Spanish football federation president Luis Rubiales has resigned following fierce criticism for kissing Jenni Hermoso on the lips at the Women's World Cup victory ceremony.
The already suspended Rubiales sent his resignation to the federation's interim president, he said in an open letter, and also explained his decision to eventually step down in a television interview.
"I'm going to (resign), yes, because I cannot continue my work," the 46-year-old told television show "Piers Morgan Uncensored".
"(Family and friends) say to me, 'Luis, you need to focus on your dignity and continue your life. If not you are going to damage people you love and the sport you love.'"
Rubiales sparked a worldwide backlash after forcibly kissing midfielder Hermoso during the medal ceremony following Spain's World Cup triumph in Sydney on August 20.
After he refused to resign, FIFA provisionally suspended him for 90 days, while Spanish public prosecutors have filed a lawsuit against him for alleged sexual assault and coercion.
Hermoso, 33, had filed a complaint at the National Court on Tuesday, formally accusing Rubiales of sexual assault.
In an open letter published by Rubiales on Sunday night, he said he had informed the federation he was also stepping down as a vice-president of European football governing body UEFA.
"After the swift suspension carried out by FIFA, plus the rest of the procedures opened against me, it is evident that I will not be able to return to my position," said Rubiales in the letter.
"Insisting on waiting and clinging to it is not going to contribute to anything positive, neither for the federation nor for Spanish football.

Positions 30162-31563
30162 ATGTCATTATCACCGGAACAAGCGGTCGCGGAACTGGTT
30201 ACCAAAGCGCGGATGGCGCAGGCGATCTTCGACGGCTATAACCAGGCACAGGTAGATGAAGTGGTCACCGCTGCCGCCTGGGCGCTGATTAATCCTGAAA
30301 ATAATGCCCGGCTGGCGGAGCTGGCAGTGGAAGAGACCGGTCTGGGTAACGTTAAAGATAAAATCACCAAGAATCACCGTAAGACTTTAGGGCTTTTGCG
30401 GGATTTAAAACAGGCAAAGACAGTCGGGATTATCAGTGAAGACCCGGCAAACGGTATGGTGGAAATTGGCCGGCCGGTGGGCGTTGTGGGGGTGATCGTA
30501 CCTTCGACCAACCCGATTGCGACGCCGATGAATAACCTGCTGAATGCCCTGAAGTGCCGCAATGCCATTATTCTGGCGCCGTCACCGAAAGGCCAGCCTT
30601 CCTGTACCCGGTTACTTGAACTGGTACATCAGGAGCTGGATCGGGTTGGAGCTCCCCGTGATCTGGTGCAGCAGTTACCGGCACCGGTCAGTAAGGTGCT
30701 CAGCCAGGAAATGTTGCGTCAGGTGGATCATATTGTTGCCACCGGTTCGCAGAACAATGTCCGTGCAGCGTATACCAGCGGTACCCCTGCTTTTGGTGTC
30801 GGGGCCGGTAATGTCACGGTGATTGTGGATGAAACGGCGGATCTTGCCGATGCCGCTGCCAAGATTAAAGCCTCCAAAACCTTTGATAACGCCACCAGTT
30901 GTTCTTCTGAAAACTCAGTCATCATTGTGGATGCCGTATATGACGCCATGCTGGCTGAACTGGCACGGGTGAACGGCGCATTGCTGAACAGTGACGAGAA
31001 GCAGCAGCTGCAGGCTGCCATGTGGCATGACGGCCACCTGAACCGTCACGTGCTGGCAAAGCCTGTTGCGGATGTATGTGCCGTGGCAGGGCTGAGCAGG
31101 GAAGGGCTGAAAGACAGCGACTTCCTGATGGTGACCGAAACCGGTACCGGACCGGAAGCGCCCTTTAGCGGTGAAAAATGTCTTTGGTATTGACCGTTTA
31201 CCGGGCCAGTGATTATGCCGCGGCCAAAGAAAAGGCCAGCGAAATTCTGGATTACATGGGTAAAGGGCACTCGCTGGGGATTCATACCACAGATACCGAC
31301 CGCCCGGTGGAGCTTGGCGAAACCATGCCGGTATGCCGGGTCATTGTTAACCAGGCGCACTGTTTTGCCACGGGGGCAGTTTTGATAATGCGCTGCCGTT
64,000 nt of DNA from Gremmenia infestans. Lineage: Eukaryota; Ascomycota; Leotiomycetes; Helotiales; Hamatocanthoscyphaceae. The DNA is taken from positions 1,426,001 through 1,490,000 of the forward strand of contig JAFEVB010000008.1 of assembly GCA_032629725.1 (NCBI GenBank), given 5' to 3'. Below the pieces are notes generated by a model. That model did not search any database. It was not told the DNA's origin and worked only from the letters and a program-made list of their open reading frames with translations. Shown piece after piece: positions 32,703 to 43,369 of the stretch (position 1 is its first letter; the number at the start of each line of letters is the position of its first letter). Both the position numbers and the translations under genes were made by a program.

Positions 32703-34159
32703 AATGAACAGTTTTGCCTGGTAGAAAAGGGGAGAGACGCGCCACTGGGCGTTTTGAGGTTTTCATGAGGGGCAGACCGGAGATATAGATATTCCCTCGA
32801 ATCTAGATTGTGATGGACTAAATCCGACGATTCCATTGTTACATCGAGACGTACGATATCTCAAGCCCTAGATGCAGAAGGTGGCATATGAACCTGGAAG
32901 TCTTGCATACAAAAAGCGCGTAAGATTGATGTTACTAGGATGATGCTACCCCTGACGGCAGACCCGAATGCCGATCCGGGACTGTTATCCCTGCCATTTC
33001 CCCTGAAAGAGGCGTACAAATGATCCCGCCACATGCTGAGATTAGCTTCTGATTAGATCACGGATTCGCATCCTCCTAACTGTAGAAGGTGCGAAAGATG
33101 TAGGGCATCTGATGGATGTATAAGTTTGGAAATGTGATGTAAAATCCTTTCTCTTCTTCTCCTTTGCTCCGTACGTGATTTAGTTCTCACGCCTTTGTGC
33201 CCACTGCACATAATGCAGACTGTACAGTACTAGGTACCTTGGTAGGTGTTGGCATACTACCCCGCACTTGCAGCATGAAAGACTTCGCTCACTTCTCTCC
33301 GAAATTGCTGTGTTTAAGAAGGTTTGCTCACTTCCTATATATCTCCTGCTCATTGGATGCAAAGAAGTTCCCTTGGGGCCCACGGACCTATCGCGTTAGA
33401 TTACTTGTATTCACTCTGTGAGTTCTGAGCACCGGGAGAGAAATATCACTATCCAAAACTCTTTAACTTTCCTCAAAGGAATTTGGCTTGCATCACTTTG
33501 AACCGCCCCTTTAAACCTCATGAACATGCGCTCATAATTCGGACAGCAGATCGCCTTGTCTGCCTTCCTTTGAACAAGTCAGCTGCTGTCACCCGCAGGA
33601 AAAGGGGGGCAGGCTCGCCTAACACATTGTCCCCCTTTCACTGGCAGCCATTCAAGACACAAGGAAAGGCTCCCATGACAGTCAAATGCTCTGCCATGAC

"Among other things, because there are powers that be that will prevent my return."
Rubiales, who insists the kiss was consensual, said he did not want Spanish football to be hurt by "such a disproportionate campaign" against him.
"I have faith in the truth and I will do everything in my power so that it prevails," he wrote.
Rubiales said his departure would contribute "stability" to the 2030 men's World Cup bid in which Spain are involved.
As the pressure ramped up in recent weeks on him to quit, Rubiales' mother Angeles Bejar went on a hunger strike in protest, locking herself in a church.
- 'It's Over' -
Some Spanish politicians hailed Rubiales' downfall.
"We are with you, Jenni, and with all women," said second deputy prime minister Yolanda Diaz on social media platform X, formerly Twitter.
Spain's equality minister Irene Montero wrote "It's Over" on X, a slogan used by Hermoso and her fellow players in protest against Rubiales.
Over 80 players went on strike from the women's team in protest after Rubiales' fierce defensive speech following the incident, in which he had railed against "false feminism" and said he would not step down.
The players said they would not return until the leadership of the RFEF (Spanish football federation) was changed.
Controversial women's coach Jorge Vilda was sacked on Tuesday in the fallout from the scandal.
The RFEF, under interim president Pedro Rocha, also apologised for the "totally unacceptable behaviour" of Rubiales.
Vilda's former assistant Montserrat Tome is the new coach -- it is the first time a woman has led the team.
- Legal action -
Spanish prosecutors' lawsuit against Rubiales will be analysed by a National Court judge.
If the judge accepts the request, a magistrate will be assigned to head an investigation which will end either with a recommendation for the case to go to trial or be dismissed.
Australian police told AFP on Monday they were willing to help with an investigation, but that a report had not yet been referred to them.
Hermoso, who plays for Mexican club Pachuca, has said the unwanted kiss left her feeling "vulnerable and like the victim of an assault", with a statement on social media describing it as "an impulsive, macho act, out of place and with no type of consent on my part".
She has also accused Rubiales of pressuring her to speak out in his defence immediately after the furore over the kiss erupted, which prosecutors said could be considered a crime of coercion.